Tuesday, April 19, 2011

Need to be creative? Get back in the box!

When I was a smaller boy, my dad was a florist and the foreman of a local greenhouse. There was a room where they kept the boxes; huge, heavy, person-sized boxes. This was one of my favorite play places because inside those boxes I could unleash the full power of my tiny imagination. A box could become a spaceship, a fort, a boat, an airplane, and so much more. I once used a few of those boxes to construct one dandy lemonade stand. I loved those boxes.

Sometime in the 60s or 70s the slogan for being creative emerged as “think outside the box!

This was the call to think differently, to shift your paradigm, change your perspective, and reframe your frame of reference.

As a result, all manner of stuff has crawled out of all manner of boxes, often letting loose more Pandora-monium than useful creativity.

Still, today, thinking inside the box is eschewed like the plague.

What a huge mistake!

I say, if you want to unleash the best of your creative energy, you need to get back in the box with your thinking.

Creativity needs boundaries to thrive!

Recently, a friend posted a YouTube video of John Cleese talking about how to be more effectively creative.

[As an aside and completely unrelated to my topic, my favorite quote from the video is, “People who have no idea what they're doing have no idea they have no idea.” Yes! The clueless are clueless to their cluelessness – a topic for another time.]

Central to Cleese’s discussion in this brief video was the concept of creating a “tortoise enclosure” that represented boundaries of space and time; to put yourself in a place free of distractions and set a time limit for developing your idea.

One person commented on the video stating, “Interesting how much structure goes into producing a creative work. On the surface it would appear the opposite.”

Structure can unleash boundless creativity!

Consider poetry. Some of the most beautiful poems are sonnets written by Shakespeare. These consist, essentially, of 14 lines of ten syllables each, in rhyming iambic pentameter, arranged a-b-a-b, c-d-c-d, e-f-e-f, g-g.

Another simple form of poetry is the haiku. A haiku is three lines totaling 17 syllables arranged 5-7-5. Yet these little poems are capable of evincing incredible images and strong emotion.

Structure is the box that allows such amazing creativity.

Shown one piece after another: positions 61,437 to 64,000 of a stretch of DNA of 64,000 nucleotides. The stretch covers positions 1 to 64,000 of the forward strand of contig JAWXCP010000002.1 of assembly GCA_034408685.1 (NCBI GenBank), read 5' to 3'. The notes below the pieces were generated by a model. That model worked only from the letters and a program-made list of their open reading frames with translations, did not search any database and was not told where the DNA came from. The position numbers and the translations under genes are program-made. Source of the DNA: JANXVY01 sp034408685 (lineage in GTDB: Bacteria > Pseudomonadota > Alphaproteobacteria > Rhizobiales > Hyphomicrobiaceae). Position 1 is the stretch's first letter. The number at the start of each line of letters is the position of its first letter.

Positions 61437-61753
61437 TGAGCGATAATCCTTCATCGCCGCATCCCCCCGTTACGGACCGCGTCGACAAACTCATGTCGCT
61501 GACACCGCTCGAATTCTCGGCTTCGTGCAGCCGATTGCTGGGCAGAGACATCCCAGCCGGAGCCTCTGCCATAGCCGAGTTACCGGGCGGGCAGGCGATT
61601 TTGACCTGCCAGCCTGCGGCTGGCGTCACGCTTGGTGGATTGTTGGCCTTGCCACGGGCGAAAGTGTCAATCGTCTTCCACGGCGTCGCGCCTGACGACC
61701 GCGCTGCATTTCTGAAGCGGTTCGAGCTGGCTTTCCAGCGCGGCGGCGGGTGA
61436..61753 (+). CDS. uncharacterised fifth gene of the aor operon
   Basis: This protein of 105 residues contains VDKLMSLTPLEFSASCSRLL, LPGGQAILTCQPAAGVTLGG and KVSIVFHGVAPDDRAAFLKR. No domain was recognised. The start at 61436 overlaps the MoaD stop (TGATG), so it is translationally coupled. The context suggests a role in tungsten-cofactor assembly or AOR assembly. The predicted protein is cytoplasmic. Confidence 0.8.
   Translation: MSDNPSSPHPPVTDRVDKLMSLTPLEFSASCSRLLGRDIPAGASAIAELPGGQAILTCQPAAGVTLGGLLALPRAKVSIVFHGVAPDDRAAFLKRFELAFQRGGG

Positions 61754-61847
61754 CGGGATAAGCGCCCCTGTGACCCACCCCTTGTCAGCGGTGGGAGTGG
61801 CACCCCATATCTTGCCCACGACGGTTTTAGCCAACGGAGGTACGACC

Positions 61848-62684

If there are no boxes, we’ll ask for them or find our own

Among the most herculean of tasks is being asked to speak or write and then given no other parameter other than the deadline. Inevitably, confronted with such an opportunity, you will ask for a topic, as well as how much time you have to speak or how many words are desired from your pen. The most frightening response you can receive is, “Oh, pick whatever topic you want and write or speak as much as you care to.”

Such a response is guaranteed to throw you immediately into the deepest depths of writer’s block. You have no idea where to begin or end. It’s like being abandoned in the middle of a frozen white tundra with no compass or point of reference surrounded by nothing but a flat-lined horizon.

That’s why you see such quotes from writers like the one attributed to Gene Fowler who said, “Writing is easy: All you do is sit staring at a blank sheet of paper until drops of blood form on your forehead.” Or Red Smith’s take, “Writing is easy. You just sit down at a typewriter and open a vein.”

Getting inside a box would be a comfort at this point. And, in order to tackle your assignment, that’s what you need to do: Get into a "box" to relax and let the creative juices flow.

Box it up and let it out

There’s nothing wrong with being creative inside the box of your choosing and design. Or as Cleese calls it, a “tortoise enclosure.”

You tame the blank white sheet of paper by creating boundaries and applying structure.

Most writing or speaking opportunities will come with parameters. You will be given a topic, with which you are usually allowed some flexibility. And you will be told you have 20 minutes or so to speak, or that your article should be around 750 words. If not, then you need to structure your own box.

Sides of the box include time delimits, quiet space, project parameters, and content topic.

Thinking inside the box not only allows you the freedom to be more creative, it also helps you stay focused which yields better, more cohesive results.

Do you like to think "inside" or "outside" the box? Share your tips and insights!

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